“It’s good just to act like beach goers,” says Marvin Friel. “Just looking for shells.” We’re approaching a snowy plover nest at Deer Lake State Park, and we’re acting casual. The nest is up by the dunes, and we’re walking along the water. We look ahead at the waves, not wanting the parents to see us eyeing their chicks. Marvin takes a few sidelong glances before radioing Raya Pruner, “I think we’re going to approach now. Are you ready?” Continue reading Banding Snowy Plover Chicks at Deer Lake State Park→
Today, we head to the remotest part of St. Joseph Peninsula State Park for some beach time. Here is one of the most productive snowy plover nesting areas in north Florida. In a couple of weeks, we go to Deer Lake State Park as Florida Fish and Wildlife bands newly hatched chicks.
When the shoot ends, we ride back along the beach. I sit in the back of the UTV facing out, watching the tip of St. Joseph Peninsula recede behind us. I’m a life long Floridian, and I’m seeing something I’ve never before seen in our state: uninterrupted miles of sand dunes. There are no condos or hotels towering behind them, and no boardwalks crossing over top of them. It’s no wonder snowy plovers like to nest here.
Today, the female red wolf pup didn’t like me. With every visit I make to the Tallahassee Museum to shoot the pups, I see something new from them. Last time I was here, they all came and marked their territory in front of me (video I chose not to share). Today, the girl pup looked at me and kind of grunted, half charging me (I was on the boardwalk above her) and then running to the fence with the other pups. She did this maybe ten times. Continue reading Saying Goodbye to (some of) the Tallahassee Museum Red Wolves→
I have to state, for the record, that it was Georgia’s idea to do a segment where she learns to drive the Riverkeeper boat. Georgia Ackerman is one of the most experienced people I know out on the water. In a kayak. But as the new Apalachicola Riverkeeper, she needs to drive the boat.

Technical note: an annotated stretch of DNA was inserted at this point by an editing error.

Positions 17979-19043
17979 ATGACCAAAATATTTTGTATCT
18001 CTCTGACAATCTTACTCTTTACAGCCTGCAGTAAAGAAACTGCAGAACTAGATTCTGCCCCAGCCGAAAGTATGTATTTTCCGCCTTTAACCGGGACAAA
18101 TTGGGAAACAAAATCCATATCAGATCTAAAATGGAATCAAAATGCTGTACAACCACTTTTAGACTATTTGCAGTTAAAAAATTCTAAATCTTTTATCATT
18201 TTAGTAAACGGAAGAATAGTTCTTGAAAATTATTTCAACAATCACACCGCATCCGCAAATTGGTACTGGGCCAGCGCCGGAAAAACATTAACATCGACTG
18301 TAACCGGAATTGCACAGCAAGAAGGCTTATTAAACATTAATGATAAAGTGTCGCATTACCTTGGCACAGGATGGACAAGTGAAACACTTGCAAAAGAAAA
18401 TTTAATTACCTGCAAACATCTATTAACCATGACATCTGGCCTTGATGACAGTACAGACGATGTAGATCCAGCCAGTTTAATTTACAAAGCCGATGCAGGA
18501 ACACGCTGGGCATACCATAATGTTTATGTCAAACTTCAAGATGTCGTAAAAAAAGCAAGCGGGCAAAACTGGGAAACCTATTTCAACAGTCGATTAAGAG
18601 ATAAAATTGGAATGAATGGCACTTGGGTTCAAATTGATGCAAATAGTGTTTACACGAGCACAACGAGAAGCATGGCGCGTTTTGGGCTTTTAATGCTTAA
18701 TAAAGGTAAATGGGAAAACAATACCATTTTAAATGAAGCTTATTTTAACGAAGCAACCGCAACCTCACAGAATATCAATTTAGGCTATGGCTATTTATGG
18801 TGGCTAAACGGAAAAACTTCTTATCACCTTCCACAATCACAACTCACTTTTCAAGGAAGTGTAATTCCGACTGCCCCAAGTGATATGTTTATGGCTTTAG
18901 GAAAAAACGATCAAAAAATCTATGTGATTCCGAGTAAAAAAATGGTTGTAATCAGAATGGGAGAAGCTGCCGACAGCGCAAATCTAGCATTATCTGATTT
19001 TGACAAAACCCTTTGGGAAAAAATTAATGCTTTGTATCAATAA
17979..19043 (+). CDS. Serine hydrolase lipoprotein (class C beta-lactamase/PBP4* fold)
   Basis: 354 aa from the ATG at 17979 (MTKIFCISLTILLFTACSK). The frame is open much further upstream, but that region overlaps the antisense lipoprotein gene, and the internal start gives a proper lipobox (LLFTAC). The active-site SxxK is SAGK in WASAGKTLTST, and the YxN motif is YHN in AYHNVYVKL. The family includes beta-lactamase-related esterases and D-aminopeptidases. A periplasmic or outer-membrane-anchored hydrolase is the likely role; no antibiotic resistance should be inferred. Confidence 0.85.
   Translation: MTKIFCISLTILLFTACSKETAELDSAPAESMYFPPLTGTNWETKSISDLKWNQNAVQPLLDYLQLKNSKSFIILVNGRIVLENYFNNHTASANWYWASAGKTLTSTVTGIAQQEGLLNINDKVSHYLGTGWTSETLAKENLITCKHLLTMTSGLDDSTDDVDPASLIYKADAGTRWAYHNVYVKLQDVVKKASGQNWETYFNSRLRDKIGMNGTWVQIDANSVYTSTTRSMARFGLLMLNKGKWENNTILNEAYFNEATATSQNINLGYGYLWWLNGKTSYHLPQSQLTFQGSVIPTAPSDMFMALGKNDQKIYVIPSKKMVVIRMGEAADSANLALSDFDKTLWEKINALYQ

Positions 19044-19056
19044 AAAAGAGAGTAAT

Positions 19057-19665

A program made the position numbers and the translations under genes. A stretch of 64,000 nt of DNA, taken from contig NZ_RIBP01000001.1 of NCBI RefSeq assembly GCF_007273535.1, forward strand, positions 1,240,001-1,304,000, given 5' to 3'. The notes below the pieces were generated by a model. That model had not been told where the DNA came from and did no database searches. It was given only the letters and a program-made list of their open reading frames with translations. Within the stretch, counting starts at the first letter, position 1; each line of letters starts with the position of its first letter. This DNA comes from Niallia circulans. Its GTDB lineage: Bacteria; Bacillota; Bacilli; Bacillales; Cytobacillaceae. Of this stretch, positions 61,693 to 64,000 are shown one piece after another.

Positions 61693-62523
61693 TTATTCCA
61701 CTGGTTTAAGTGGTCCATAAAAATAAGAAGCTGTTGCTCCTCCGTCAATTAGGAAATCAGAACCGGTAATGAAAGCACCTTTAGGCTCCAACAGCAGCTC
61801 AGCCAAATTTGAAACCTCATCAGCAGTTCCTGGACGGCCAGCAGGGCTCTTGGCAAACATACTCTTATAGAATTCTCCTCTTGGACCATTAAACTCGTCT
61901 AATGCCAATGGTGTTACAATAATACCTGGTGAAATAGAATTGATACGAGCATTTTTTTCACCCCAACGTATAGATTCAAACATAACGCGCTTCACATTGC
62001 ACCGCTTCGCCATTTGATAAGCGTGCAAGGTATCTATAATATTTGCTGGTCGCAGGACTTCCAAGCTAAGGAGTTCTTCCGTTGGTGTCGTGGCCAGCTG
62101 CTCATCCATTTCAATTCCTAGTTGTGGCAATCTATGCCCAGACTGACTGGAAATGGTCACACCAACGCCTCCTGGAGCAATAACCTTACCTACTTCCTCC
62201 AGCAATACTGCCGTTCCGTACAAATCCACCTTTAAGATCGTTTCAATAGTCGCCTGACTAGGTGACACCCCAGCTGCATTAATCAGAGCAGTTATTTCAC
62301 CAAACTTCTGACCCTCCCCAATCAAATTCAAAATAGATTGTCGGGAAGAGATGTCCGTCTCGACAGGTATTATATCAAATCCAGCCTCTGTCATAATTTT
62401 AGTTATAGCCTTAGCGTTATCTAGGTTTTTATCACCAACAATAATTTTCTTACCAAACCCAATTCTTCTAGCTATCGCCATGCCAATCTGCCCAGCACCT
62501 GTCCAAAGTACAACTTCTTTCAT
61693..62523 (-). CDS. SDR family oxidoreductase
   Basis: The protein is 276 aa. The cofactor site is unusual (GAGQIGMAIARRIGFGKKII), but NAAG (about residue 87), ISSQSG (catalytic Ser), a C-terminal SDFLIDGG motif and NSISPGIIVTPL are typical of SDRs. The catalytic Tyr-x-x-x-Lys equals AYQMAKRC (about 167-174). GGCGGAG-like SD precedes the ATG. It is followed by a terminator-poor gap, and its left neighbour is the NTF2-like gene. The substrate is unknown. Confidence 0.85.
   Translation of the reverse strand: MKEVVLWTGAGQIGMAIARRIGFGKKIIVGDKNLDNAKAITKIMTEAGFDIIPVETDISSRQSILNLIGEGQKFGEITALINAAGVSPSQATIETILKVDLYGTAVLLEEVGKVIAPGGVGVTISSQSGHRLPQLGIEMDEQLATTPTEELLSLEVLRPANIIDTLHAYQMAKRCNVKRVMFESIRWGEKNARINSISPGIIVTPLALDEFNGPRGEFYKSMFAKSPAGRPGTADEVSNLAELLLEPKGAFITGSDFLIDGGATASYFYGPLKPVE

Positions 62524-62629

Dr. Walter Tschinkel has developed a novel way to explore ant nests. We travel with him to the Apalachicola National Forest for a brand of research that creates works of art, in collaboration with the ants themselves. You can see an exhibit of this art at the Tallahassee Museum through June 10, 2018.
I think all of us at some time have stepped on a mound of dirt, uncovering scores of scurrying ants. Immediately, we brush them off our feet before they can bite us. When we see lines of ants crossing grass, we chose a different spot in the park to have our snack. And we’re definitely unhappy to see them in our house. When we see ants in our world, they’re pests. Continue reading The Underground Lives of Ants in a North Florida Forest→
Today, we’re taking the kids out to ephemeral wetlands in the Apalachicola National Forest. Our purpose? To show them that right now, the wetlands aren’t so wet.
It sounds like a crazy reason to drag kids out to the forest on a Sunday morning. Last year, we adopted two wetlands with two other families, my son Max’s first grade classmates. So they’ve already started learning about this environment and formed positive memories after spending time here with their friends.
We’re here today because there’s a tremendous value in visiting the same spot in nature over time, through different seasons and climate cycles. Nature isn’t static. Individual plants and animals change through the seasons. The wetland itself changes over the course of wet and dry years. Being here is the best way for kids (and adults) to get in tune with the workings of any wild space.
And even in its current dry state, we still have the opportunity to see some things. In particular, Max, his friend Dylan, and little brother Xavi might get to see the gopher frog, a species of concern.